Installing Solar Power is notoriously complicated and expensive, not to mention the red tape involved, which is certainly one of the reasons that  the uptake has been slow in most countries around the world. 1BOG has been set up to break down this barrier and encourage more US inhabitants to go the solar route by helping them do so as part of a group, thus simplifying the process, improving negotiating power, and giving support on red tape issues.

They have just been acquired by Virgance, owners of Carrotmob, another community based idea for reducing CO2, and a company to watch over the next few years. Today I received an email saying that 1BOG has launched officially in no less than 20 different US cities, so they are really going for it from the outset.

In these troubled times, we are all looking to save money and even Barack Obama (who has obviously been reading Reduce Your Co2) is now telling the world that by investing in sustainable power generation, we can save money and do good for the planet. 1BOG helps reduce the up-front investment, one of the bigger blocks to moving over to Solar Power, and I for one hope that their communities spread broad and wide as fast as possible. In fact, I very much hope we will very soon be seeing them on this side of the pond.

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IHT - the ‘road’ to environmentally friendly heating?

An article in the environment section of today’s Guardian has caught my eye, as it talks about what must be one of the most original low emissions heating solutions yet proposed - and what’s more there are no issues with installing solar panels or wind turbines that annoy the NIMBY neighbours…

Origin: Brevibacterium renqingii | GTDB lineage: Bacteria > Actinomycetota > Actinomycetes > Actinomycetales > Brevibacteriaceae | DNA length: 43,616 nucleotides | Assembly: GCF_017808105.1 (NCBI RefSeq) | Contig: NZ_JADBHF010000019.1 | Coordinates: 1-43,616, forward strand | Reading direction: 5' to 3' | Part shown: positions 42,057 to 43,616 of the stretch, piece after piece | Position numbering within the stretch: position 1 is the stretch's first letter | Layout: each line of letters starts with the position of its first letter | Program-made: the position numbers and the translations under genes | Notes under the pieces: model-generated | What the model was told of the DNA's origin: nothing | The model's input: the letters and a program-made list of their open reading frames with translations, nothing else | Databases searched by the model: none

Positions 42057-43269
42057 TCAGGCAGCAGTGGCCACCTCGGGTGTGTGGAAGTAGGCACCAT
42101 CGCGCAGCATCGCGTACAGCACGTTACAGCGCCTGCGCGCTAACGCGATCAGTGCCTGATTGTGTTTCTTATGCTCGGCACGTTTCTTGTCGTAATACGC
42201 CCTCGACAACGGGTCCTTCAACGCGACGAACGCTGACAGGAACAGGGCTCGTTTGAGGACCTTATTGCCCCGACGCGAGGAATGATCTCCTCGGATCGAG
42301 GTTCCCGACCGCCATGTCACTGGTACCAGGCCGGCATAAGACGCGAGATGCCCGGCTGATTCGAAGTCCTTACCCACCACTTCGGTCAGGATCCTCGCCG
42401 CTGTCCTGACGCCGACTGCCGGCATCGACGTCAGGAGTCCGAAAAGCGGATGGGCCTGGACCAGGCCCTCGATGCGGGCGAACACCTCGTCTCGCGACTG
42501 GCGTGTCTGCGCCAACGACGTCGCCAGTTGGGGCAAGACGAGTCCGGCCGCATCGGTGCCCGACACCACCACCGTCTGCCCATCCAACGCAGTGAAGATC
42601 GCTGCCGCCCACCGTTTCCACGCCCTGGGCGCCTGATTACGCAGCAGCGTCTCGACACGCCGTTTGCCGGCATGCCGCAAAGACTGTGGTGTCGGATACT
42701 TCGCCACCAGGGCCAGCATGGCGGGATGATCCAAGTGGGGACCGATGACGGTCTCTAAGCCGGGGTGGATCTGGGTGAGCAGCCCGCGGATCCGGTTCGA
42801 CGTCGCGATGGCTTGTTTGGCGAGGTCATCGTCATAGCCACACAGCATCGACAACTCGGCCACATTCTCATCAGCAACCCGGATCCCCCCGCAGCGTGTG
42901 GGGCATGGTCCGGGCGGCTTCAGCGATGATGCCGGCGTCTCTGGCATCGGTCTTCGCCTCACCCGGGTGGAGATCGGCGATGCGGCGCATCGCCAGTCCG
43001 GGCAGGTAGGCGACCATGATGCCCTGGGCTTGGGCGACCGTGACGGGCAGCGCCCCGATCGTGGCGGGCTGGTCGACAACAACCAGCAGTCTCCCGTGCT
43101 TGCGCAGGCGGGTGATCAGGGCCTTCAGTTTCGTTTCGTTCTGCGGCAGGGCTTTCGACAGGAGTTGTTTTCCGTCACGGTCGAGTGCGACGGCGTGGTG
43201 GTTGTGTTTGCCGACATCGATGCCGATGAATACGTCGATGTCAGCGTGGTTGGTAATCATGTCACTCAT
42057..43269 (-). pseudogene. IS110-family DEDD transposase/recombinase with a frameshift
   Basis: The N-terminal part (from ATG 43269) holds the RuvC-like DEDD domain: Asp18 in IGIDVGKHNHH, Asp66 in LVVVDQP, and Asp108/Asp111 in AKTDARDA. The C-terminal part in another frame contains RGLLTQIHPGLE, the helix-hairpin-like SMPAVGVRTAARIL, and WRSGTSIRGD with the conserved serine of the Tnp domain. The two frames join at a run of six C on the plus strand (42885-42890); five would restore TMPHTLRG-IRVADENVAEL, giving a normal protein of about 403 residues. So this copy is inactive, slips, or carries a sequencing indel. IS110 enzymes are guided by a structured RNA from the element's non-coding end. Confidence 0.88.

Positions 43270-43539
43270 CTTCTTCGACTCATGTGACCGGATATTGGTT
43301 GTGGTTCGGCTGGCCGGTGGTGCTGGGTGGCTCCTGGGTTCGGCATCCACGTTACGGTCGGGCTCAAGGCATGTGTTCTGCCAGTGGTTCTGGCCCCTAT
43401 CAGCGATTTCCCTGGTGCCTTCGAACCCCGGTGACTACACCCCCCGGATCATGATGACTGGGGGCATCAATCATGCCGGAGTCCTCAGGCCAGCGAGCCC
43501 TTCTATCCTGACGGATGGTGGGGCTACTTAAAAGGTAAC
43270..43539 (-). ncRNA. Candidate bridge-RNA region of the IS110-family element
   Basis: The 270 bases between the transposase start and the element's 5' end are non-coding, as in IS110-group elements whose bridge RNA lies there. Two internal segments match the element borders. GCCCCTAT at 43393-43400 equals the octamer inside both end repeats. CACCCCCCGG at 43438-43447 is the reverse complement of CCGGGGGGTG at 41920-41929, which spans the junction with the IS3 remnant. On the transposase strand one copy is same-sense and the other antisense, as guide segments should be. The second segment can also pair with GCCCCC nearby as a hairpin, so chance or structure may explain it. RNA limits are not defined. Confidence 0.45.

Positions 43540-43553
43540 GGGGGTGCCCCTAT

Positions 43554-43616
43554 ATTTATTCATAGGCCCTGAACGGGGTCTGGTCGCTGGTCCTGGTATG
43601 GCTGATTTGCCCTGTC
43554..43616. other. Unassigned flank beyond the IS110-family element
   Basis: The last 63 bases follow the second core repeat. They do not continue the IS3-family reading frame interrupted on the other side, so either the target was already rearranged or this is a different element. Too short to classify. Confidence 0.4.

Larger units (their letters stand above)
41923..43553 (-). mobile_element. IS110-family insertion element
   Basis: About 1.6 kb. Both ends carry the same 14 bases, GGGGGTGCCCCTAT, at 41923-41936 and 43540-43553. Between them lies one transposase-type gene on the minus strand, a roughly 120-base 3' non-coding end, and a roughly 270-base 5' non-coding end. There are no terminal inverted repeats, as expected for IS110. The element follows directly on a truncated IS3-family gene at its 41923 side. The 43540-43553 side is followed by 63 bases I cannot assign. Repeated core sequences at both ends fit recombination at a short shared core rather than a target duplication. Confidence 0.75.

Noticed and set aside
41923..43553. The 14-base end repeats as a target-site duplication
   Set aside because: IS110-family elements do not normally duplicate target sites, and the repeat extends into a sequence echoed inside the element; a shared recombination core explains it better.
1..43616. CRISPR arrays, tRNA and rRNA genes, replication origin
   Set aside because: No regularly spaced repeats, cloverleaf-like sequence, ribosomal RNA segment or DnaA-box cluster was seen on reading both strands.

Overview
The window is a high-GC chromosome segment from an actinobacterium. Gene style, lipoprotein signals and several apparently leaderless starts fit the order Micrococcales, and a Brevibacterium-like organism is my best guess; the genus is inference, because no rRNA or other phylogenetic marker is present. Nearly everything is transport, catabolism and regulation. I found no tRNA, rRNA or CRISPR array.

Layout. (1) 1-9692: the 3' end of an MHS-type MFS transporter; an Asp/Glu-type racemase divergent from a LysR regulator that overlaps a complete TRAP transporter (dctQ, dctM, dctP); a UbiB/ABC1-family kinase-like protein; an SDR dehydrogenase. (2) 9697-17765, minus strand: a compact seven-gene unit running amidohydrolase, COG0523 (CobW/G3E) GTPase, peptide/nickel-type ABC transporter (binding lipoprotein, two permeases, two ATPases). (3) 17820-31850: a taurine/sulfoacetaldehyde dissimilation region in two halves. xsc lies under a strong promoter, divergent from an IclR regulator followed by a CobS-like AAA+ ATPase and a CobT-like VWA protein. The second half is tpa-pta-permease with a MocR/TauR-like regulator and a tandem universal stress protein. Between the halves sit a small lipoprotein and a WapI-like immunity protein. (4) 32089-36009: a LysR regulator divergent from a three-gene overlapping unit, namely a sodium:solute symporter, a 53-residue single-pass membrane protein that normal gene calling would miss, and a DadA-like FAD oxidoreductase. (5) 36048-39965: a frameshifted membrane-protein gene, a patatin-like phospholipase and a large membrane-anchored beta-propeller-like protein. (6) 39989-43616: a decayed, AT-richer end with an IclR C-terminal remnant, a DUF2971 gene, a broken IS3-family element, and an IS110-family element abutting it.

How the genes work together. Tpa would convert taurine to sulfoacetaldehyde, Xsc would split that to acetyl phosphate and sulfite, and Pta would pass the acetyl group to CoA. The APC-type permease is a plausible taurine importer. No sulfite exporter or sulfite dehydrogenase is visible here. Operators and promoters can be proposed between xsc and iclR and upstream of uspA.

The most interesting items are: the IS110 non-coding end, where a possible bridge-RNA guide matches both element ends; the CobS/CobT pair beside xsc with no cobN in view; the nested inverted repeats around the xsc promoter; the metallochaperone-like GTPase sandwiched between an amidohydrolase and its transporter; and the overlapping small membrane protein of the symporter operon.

It’s called IHT - Interseasonal Heat Transfer, and the main energy source is already there (well ok, as you will see, there is some ‘adaptation’) - roads, runways, carparks, tennis courts, anything made of asphalt. Basically, IHT takes the heat absorbed by asphalt surfaces and transfers it to liquid, which is then stored in insulated tubes until it is needed, when it can be pumped out. At a basic level, this solution can be used to heat and, using convection in the opposite direction, cool roads to help them last longer and avoid freezing or melting. When combined with a geothermal heat pump, it can however also be used to heat buildings.

The advantage of this solution is of course that there are no additional blots on the landscape to worry about. Yes, you have to dig up your road, car park or runway in order to install the system, but then how many roads are dug up every year?

Invisible Heating Systems, who are selling the solution, claim approximately 33 square metres of tarmac will heat 100 square metres of a house, and that 400 square metres can provide 108 mW of power per annum.

Of course this is almost certainly not a cheap option, but I think it holds huge potential, at least for public areas and businesses, with greater funds or public sector support, and more likely access to large areas of tarmac. It is also a genuine example of the kind of lateral thinking that engineers and scientists must use to find solutions to reduce CO2 emissions. New inventions are needed, but they will always take longer to get to market. Harking back to Blue Peter and using the tools and materials already available to use will often bring about solutions that are more efficient, and more acceptable too. This is one technology I will be following closely.